1 There was a Pharisee named Nicodemus, a member of the Sanhedrin, who was in darkness and came to visit with Jesus. He sought wisdom from Jesus and said, Enlightened heavenly guide, some of us know you have descended from the High Council of Heaven because signs confirm you have authority from God. Jesus answered and said to him, In the name of Father Ahman I testify there is a new dispensation begun. You must accept the ordinances of this new Light or you cannot hope to progress to know God.
2 Nicodemus said to him, If I believe this, can I ascend in this life, or will it be accomplished only in the afterlife? Jesus answered, In the name of Father Ahman I say to you, Except you receive the ordinance of baptism to join the new dispensation, and thereby forsake your sins and receive forgiveness and an outpouring of the Spirit, you will not ascend to God’s presence in this life or the life to come. All who are devoted to the ambitions of the flesh remain imprisoned by the flesh, and those who are born anew through the ordinances, receive the Spirit of Truth, and are able to know the record of Heaven by the Spirit of Truth. Do not question if what I say is true because the Spirit of Truth confers light, knowledge, and understanding of the mysteries of Heaven within every soul who receives it.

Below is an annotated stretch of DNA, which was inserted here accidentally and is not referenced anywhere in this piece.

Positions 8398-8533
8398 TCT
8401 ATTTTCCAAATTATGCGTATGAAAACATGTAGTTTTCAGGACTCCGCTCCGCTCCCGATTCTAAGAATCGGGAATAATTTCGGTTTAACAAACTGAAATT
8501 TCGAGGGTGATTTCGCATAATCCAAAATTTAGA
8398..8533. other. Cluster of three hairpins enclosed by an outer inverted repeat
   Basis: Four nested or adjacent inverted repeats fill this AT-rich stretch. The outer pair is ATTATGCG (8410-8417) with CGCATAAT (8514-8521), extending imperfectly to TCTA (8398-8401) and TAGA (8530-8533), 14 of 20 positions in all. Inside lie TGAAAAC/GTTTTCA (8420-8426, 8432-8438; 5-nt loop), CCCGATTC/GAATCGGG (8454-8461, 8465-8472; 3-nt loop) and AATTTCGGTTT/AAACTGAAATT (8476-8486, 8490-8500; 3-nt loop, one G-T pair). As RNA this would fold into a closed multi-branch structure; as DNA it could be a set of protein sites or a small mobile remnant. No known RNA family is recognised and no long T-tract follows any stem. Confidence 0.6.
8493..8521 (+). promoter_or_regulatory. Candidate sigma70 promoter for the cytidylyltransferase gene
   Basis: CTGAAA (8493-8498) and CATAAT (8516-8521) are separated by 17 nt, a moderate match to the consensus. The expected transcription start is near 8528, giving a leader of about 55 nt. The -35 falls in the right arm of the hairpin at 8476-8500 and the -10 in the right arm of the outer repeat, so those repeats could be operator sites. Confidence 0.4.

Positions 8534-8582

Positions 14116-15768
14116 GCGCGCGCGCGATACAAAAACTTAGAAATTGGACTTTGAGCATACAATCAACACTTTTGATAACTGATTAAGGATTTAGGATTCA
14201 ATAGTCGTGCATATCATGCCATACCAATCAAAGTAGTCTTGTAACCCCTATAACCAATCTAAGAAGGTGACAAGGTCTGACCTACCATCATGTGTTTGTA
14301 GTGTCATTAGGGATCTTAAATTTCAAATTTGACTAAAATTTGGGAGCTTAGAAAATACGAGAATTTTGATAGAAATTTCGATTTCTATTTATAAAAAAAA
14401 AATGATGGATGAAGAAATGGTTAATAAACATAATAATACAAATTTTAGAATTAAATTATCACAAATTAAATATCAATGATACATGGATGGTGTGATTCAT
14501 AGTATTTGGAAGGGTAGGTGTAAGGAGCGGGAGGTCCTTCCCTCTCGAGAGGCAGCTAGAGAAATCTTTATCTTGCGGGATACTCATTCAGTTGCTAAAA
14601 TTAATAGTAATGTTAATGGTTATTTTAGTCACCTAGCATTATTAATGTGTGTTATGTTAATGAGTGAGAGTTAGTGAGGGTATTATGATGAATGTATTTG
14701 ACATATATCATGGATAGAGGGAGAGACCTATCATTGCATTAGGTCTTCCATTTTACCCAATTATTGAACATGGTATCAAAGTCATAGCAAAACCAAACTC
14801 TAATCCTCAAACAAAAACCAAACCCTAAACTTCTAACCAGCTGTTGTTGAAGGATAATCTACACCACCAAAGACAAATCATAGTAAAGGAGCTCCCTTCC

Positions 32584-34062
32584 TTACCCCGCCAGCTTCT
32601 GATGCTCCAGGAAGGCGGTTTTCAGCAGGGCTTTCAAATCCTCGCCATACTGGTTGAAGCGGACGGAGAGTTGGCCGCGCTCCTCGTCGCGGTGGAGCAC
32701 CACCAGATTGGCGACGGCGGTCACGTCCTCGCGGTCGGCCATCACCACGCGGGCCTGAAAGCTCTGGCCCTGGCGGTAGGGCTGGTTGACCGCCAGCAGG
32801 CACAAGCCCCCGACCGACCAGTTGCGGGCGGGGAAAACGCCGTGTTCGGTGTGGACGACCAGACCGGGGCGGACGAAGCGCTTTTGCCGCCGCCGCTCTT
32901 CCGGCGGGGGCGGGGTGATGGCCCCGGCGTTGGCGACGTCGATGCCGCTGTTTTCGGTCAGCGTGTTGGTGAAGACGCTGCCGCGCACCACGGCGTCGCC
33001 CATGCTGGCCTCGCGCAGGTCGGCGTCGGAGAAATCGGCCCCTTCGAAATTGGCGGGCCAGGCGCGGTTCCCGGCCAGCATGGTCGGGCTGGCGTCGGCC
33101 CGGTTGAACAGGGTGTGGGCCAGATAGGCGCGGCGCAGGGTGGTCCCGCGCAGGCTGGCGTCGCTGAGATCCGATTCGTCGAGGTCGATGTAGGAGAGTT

3 Nicodemus replied to him, Why is this not widely known? Jesus answered, Why does a member of the Sanhedrin not recognize that a new dispensation has begun? In the name of Father Ahman I confirm what was told by John the Baptist and I have begun a work that comes from Heaven. But you who lead Israel fight against it and you refuse to humble yourselves. If I offered you a position of respect and authority, as you now hold, you would believe. But because I testify only of heavenly things that require faith and sacrifice, you refuse to believe? I tell you, if you want to ascend to the Heavenly Council, you must first acknowledge and give heed to the messengers sent by them. You can refuse to believe, but you will see in me a sign and remember this saying: When Moses nailed a brass serpent upon a pole in the wilderness, he prophesied of me. And I shall also be nailed upon a tree, and those who believe on me will receive deliverance through my sacrifice, even as Israel was delivered by looking with faith at Moses’ serpent.